In Every Generation: A Response to Mark Edmundson

Boston Review LogoComplaints against contemporary poetry arise, like vampire slayers, in every generation, and it’s easy to see why: when you compare your very favorite famous artists from the past with almost any quick or large or secondhand selection of contemporary work, the past will look better.  That’s called selection bias, and it can be remedied not by better close reading, but by elementary training in statistics. As for the claim that our poets are in thrall to the academy, by comparison to the poets of the past, that’s less true than it was in 1980, because we have more small presses and Bohemian communities of serious poets who don’t care what their teachers think: I mean not only the performance (or “slam”) poetry communities, but the people who publish chapbooks in deepest Brooklyn, who might be teaching writing at art schools today, and who get adopted by the academy, if at all, rather tenuously, and at later stages of their (cough) careers.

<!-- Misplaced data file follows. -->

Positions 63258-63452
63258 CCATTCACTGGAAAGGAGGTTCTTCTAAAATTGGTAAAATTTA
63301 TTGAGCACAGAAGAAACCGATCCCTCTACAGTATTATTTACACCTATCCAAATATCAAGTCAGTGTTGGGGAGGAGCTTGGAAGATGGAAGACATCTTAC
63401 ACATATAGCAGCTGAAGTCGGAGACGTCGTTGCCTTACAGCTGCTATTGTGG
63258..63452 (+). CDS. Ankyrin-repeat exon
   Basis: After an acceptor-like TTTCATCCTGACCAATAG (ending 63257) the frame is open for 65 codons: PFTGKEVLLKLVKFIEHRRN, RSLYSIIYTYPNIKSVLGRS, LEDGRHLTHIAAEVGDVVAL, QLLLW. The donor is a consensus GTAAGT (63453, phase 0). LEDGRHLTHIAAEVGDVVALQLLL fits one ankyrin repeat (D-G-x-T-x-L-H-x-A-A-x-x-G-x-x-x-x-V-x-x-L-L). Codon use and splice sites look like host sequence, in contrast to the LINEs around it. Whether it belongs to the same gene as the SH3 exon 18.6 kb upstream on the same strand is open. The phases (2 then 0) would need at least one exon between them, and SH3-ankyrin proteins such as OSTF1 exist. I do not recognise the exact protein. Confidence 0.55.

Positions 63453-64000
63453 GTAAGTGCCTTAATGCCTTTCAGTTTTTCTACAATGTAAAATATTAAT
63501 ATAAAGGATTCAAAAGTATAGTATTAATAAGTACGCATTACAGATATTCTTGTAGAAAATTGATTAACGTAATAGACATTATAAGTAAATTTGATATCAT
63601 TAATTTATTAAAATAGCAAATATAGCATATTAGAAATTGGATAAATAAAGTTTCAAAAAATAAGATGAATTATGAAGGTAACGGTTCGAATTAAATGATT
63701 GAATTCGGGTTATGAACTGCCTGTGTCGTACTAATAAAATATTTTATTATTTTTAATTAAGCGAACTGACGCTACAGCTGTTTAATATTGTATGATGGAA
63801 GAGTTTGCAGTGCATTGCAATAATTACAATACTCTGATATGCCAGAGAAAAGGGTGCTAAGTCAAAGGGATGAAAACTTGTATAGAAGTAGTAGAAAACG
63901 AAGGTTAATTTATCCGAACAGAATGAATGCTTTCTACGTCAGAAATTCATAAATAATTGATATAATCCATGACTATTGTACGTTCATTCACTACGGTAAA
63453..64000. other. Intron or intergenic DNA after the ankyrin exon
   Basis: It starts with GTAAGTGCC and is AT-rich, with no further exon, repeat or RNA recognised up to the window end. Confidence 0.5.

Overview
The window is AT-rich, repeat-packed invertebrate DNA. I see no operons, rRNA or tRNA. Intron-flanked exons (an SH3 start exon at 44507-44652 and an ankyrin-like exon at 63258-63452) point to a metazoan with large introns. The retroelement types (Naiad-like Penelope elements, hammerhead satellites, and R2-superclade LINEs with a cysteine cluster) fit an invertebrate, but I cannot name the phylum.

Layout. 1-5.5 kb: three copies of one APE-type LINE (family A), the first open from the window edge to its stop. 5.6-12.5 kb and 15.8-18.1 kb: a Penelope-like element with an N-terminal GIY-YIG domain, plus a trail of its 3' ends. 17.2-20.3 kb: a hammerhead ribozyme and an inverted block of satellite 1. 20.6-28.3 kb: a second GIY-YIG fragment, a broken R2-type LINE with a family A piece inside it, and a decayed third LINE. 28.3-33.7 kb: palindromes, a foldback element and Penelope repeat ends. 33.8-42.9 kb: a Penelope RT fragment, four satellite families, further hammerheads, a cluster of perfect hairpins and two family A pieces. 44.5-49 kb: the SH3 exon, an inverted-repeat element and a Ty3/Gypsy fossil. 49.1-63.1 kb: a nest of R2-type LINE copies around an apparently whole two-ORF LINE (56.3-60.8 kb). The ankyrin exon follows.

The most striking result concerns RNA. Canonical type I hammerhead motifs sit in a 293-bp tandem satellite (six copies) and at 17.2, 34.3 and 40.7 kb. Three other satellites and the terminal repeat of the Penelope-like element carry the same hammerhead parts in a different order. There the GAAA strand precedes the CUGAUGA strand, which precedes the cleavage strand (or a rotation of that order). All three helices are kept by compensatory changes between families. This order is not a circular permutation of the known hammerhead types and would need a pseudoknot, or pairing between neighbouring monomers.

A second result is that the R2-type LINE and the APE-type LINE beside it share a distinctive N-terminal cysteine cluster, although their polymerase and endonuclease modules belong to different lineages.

Read the whole thing at Boston Review.

1 Comment

  1. Winning a poetry slam requires some measure of skill and a huge dose of luck. The judges’ tastes, the audience’s reactions, and the poets’ performances all shape a slam event, and what wins one week might not get a poet into the second round the next week. There’s no formula for winning a slam, although you become a stronger poet and performer the same way you get to Carnegie Hall — practice, practice, practice.


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